Mongolian Butter Oil – Shar Tos

The origin of шар тос [shar tos] go way back. Even till today it is used widely. Instead of vegetable oil, which there was none, nomads used shar tos and sheep tail’s fat to cook with or fry with.

Shar tos comes from cow’s milk. The ladling of boiled milk results in foam to form on the top of the milk. Then the milk is cooled that way. Once it’s cooled the foam part is known as Urum. Usually eaten like butter on bread. When you go on a Mongolian tour and visit a Mongolian nomad family, most likely they will offer you Urum. Looks something like below picture.

Өрөм [Urum]

The Urum is then transferred onto a clean cheese cloth, tied tightly. The water will evaporate eventually leaving just the waterless Urum, which is melted in a pot to bring out the oil known as Shar tos. Herdsmen sometimes used sheep’s intestine linings, gallbladder casings to store the Urum as there was no such thing as cheese cloth.

Replacing today’s conventional vegetable oils for shar tos, any food takes on more flavor. Especially Mongolia’s well known dish Khuushuur – The fried flat dumpling that I’m sure many of you have eaten by now. Khuushur fried in Shar tos has its healing properties too. It relieves of bloating and stress, by holding the semi-hot khuushuur between your palms, absorbing the oil into your skin. Besides just using for frying, there have been many said health benefits of shar tos like how it can help:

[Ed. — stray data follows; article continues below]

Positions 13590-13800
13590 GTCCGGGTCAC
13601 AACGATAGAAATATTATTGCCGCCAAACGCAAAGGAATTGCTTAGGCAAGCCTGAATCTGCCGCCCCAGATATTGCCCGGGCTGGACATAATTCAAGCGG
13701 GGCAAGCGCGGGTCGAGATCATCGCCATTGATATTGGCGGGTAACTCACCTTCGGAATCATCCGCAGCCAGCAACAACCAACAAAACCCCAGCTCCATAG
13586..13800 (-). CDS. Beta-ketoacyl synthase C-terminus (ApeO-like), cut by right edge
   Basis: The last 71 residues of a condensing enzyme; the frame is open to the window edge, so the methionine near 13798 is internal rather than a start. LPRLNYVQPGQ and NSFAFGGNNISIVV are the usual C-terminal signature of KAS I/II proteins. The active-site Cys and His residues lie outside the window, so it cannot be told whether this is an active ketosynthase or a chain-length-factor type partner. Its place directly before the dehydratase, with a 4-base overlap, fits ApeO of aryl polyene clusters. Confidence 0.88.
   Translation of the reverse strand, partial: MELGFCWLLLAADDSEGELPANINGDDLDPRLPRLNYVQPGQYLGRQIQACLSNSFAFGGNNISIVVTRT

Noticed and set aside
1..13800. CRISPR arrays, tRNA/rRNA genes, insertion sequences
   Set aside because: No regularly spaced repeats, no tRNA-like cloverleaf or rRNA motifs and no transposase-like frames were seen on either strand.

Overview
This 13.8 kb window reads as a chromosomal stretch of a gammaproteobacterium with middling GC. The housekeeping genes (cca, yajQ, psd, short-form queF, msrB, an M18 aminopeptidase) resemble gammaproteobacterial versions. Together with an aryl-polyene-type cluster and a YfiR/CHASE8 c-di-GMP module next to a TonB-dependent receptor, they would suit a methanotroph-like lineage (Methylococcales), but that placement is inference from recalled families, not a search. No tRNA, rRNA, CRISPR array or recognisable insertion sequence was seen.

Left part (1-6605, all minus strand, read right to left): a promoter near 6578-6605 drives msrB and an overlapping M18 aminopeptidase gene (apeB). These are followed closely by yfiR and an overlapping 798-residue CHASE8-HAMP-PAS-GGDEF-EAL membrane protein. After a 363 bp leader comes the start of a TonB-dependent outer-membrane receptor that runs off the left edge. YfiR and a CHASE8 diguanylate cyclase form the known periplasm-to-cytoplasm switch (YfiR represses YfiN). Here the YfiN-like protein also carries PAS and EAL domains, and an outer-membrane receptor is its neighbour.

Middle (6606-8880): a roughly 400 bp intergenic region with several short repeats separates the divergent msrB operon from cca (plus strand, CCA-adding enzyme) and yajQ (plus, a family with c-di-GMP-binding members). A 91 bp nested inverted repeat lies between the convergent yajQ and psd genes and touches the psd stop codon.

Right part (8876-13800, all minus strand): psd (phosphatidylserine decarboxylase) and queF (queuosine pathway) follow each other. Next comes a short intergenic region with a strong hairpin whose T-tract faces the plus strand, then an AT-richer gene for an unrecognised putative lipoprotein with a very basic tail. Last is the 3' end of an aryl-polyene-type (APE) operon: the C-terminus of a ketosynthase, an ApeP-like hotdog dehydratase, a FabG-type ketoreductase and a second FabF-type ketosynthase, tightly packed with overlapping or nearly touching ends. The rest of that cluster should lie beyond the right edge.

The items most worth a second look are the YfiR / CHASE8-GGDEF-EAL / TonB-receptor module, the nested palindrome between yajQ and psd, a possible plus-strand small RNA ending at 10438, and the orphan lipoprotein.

• Decrease blood pressure
  • Helps in weight loss
  • Aids in digestion
  • Decreases cholesterol levels
  • Makes skin more radiant
  • Doesn’t evaporate or separate under high temperature, does not cause free radicals
  • Helps in less painful labour

To receive such benefits, you need to eat a tablespoon of shar tos daily as if you’re taking vitamins. Again much like with other Mongolian cultural foods and remedies, these methods of healing properties have been verified by word-of-mouth, personal experiences of relatives, friends etc., & through rooted nomadic traditions handed down from older generations. There are still arguable elements to these methods, of which I will not go into. I’ll leave that up to the never ending debate between traditions vs science.

Personally I sometimes use Shar tos to make milk tea, it’s definitely true that it adds lots of flavor at least. 🙂

To use Shar tos you don’t have to go through the process listed above…well thank god huh? Phew. Shar tos is readily available in its final state all over grocery stores in Mongolia. Would look something like this.

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